2021 ABQ Mayoral Race

After Admitting to Forgery (Again) Manny Campaign Denied Financing (Again): What’s the End Game?

It didn’t take a seasoned political guru to predict that the City of Albuquerque would once again deny Manny Gonzales’ bid for more than $600,000 in public campaign financing, but what was surprising was the complete lack of effort his attorney put into fighting for it.

In an 11-page ruling issued Thursday, City Clerk Ethan Watson detailed multiple instances of forged qualifying contributions, donations paid by the campaign on behalf of voters, and materially false statements made by the campaign to the Clerk’s Office.

The hearing was called after the Gonzales campaign appealed the initial financing denial to the State District Court, which sent the case back to the Clerk’s Office to offer Gonzales a “due process” hearing.

That hearing can be viewed in full at the city’s government TV channel on YouTube.

Watson’s final ruling was a point-by-point evisceration of any credibility of Gonzales’ claim of deniability, and the clerk drove a dagger through their hearts when he stated not only that the city’s case had been well made for denial of public campaign financing, but that the Gonzales campaign didn’t even bother to offer a defense.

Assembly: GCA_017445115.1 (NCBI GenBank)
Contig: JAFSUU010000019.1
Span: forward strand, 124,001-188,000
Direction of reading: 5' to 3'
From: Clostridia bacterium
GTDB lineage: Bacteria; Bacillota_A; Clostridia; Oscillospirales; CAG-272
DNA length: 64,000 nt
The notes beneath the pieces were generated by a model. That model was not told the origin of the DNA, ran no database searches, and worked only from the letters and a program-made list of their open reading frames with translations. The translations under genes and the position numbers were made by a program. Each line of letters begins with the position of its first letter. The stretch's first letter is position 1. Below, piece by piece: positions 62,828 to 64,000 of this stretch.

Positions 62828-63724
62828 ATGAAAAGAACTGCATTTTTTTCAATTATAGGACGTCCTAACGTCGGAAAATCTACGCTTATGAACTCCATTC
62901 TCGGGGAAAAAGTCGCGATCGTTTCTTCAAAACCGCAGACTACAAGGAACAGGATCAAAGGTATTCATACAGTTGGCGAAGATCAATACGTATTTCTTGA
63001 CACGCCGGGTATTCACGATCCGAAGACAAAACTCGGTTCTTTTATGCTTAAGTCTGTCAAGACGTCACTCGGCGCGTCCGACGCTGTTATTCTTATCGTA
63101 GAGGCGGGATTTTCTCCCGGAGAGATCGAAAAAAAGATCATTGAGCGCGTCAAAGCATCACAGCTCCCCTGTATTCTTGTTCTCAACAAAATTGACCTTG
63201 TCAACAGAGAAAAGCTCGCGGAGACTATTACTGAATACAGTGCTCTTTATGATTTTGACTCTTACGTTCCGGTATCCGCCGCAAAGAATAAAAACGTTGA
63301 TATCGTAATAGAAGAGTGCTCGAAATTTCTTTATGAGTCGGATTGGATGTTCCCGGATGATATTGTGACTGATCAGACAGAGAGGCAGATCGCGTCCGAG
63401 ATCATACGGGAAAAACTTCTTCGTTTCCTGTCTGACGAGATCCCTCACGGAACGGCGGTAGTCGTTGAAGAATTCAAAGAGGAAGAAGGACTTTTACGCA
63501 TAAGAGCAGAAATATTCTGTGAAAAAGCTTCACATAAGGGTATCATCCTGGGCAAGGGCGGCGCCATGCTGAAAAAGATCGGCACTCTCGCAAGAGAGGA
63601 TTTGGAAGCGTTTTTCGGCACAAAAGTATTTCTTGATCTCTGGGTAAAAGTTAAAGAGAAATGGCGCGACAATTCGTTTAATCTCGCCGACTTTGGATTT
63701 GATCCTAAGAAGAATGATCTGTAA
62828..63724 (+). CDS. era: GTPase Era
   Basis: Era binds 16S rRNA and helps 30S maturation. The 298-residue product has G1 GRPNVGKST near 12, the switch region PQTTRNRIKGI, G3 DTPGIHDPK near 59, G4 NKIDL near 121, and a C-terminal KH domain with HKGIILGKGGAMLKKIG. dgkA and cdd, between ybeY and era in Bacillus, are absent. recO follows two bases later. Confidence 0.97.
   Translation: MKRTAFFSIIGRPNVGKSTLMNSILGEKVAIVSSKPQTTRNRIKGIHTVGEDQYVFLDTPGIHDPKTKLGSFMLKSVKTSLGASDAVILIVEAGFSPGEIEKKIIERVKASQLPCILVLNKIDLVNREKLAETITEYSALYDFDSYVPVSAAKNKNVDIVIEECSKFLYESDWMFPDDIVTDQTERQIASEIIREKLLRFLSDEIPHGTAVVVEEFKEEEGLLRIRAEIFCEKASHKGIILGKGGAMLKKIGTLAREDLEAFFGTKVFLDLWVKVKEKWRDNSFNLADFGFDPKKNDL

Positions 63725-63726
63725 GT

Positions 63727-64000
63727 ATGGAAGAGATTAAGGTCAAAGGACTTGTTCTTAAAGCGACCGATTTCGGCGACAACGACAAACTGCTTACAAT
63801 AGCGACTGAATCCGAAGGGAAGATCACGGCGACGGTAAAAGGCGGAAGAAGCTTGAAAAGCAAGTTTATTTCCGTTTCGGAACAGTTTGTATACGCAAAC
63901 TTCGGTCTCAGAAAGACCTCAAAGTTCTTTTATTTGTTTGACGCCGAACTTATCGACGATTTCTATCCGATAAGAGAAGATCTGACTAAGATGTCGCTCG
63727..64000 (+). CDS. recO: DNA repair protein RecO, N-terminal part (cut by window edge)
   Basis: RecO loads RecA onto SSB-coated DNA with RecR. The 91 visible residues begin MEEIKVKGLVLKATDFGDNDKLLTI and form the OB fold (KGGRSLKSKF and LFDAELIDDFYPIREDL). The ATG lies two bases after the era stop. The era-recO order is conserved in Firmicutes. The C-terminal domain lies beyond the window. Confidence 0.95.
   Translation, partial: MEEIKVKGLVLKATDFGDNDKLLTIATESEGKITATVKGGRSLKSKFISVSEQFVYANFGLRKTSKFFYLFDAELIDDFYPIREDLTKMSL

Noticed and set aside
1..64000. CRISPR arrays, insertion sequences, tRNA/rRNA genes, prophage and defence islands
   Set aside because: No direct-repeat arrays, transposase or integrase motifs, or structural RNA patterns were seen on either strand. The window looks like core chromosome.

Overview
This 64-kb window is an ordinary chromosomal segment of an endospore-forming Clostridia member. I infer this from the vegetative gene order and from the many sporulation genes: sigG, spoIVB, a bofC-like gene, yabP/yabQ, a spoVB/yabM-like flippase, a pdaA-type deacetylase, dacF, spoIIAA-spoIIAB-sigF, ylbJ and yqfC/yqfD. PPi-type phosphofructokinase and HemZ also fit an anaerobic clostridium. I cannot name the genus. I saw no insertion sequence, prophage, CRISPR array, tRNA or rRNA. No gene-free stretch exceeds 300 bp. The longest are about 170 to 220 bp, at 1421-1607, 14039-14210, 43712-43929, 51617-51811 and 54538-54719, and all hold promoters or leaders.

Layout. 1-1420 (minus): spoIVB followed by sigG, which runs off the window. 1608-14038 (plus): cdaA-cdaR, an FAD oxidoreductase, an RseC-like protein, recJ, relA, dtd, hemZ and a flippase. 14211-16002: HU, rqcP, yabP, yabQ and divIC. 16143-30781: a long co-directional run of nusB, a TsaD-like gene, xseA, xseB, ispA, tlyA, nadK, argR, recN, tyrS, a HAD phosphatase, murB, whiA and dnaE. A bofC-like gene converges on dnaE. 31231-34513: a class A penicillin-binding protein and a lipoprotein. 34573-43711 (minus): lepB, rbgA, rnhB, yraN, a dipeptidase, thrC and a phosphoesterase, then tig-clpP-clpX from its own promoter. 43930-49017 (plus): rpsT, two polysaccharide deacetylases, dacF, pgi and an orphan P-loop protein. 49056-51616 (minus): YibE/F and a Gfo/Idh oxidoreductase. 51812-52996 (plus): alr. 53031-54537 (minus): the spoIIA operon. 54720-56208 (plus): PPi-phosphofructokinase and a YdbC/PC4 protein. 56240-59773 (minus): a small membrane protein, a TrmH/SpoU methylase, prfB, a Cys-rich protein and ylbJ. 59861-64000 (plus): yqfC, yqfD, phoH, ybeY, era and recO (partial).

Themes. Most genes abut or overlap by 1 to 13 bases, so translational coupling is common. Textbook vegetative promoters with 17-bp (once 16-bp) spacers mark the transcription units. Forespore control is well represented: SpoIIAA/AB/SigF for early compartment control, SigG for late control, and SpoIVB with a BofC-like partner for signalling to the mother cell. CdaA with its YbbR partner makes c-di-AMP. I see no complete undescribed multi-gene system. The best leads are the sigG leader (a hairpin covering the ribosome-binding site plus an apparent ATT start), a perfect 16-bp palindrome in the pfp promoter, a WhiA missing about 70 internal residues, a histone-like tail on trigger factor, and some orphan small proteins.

Despite having hundreds of pages of evidence in their possession for nearly two months, Watson wrote that Gonzales utilized only one of the three hours allotted during the hearing, and used that time attacking the Clerk’s Office rather than calling witnesses or presenting evidence.

“You did not call Ms. McMillian, Ms. Martinez, or any witness at all. You did not admit evidence, nor did you seek to admit any evidence or documents. In short, given notice that the Clerk’s Office was considering denying certification, notice of the evidence and legal basis on which the Clerk’s Office proposed to deny certification, and an opportunity to respond to the allegations of fraud, you provided no response to the substance of the allegations supporting the contemplated action.” 

— City Clerk Ethan Watson

If there was any doubt about the Bernalillo County Sheriff’s guilt, Gonzales’ lawyer washed it away with yet another admission that the campaign did indeed commit fraud.

“It is true that the campaign has conceded that some but certainly not all of the alleged problematic qualifying contribution sheets appear to have been signed by someone other than the contributor.”